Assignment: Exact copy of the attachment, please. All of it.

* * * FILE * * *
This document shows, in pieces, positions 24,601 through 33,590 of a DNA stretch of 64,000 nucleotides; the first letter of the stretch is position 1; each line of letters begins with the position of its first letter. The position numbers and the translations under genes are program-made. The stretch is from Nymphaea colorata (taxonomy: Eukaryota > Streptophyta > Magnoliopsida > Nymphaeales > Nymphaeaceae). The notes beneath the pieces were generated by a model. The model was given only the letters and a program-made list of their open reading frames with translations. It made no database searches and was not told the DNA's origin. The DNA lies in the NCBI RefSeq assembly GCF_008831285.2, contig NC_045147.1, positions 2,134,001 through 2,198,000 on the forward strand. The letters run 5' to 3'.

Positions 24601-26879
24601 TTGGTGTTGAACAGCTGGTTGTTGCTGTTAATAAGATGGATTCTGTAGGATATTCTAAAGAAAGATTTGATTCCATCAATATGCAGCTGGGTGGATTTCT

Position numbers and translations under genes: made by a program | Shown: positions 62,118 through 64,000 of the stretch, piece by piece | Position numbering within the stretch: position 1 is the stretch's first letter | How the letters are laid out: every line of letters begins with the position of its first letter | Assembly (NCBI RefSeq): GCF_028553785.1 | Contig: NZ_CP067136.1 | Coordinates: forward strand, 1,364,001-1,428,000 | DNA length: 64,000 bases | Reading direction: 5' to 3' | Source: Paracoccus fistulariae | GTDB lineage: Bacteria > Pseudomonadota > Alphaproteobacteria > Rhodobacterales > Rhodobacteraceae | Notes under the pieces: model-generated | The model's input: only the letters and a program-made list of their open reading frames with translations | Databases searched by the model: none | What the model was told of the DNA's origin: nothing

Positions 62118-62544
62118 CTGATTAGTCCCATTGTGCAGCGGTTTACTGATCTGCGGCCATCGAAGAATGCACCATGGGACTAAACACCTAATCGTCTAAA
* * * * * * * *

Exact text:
This document shows, in pieces, positions 24,601 through 33,590 of a DNA stretch of 64,000 nucleotides; the first letter of the stretch is position 1; each line of letters begins with the position of its first letter. The position numbers and the translations under genes are program-made. The stretch is from Nymphaea colorata (taxonomy: Eukaryota > Streptophyta > Magnoliopsida > Nymphaeales > Nymphaeaceae). The notes beneath the pieces were generated by a model. The model was given only the letters and a program-made list of their open reading frames with translations. It made no database searches and was not told the DNA's origin. The DNA lies in the NCBI RefSeq assembly GCF_008831285.2, contig NC_045147.1, positions 2,134,001 through 2,198,000 on the forward strand. The letters run 5' to 3'.

Positions 24601-26879
24601 TTGGTGTTGAACAGCTGGTTGTTGCTGTTAATAAGATGGATTCTGTAGGATATTCTAAAGAAAGATTTGATTCCATCAATATGCAGCTGGGTGGATTTCT

Position numbers and translations under genes: made by a program | Shown: positions 62,118 through 64,000 of the stretch, piece by piece | Position numbering within the stretch: position 1 is the stretch's first letter | How the letters are laid out: every line of letters begins with the position of its first letter | Assembly (NCBI RefSeq): GCF_028553785.1 | Contig: NZ_CP067136.1 | Coordinates: forward strand, 1,364,001-1,428,000 | DNA length: 64,000 bases | Reading direction: 5' to 3' | Source: Paracoccus fistulariae | GTDB lineage: Bacteria > Pseudomonadota > Alphaproteobacteria > Rhodobacterales > Rhodobacteraceae | Notes under the pieces: model-generated | The model's input: only the letters and a program-made list of their open reading frames with translations | Databases searched by the model: none | What the model was told of the DNA's origin: nothing

Positions 62118-62544
62118 CTGATTAGTCCCATTGTGCAGCGGTTTACTGATCTGCGGCCATCGAAGAATGCACCATGGGACTAAACACCTAATCGTCTAAA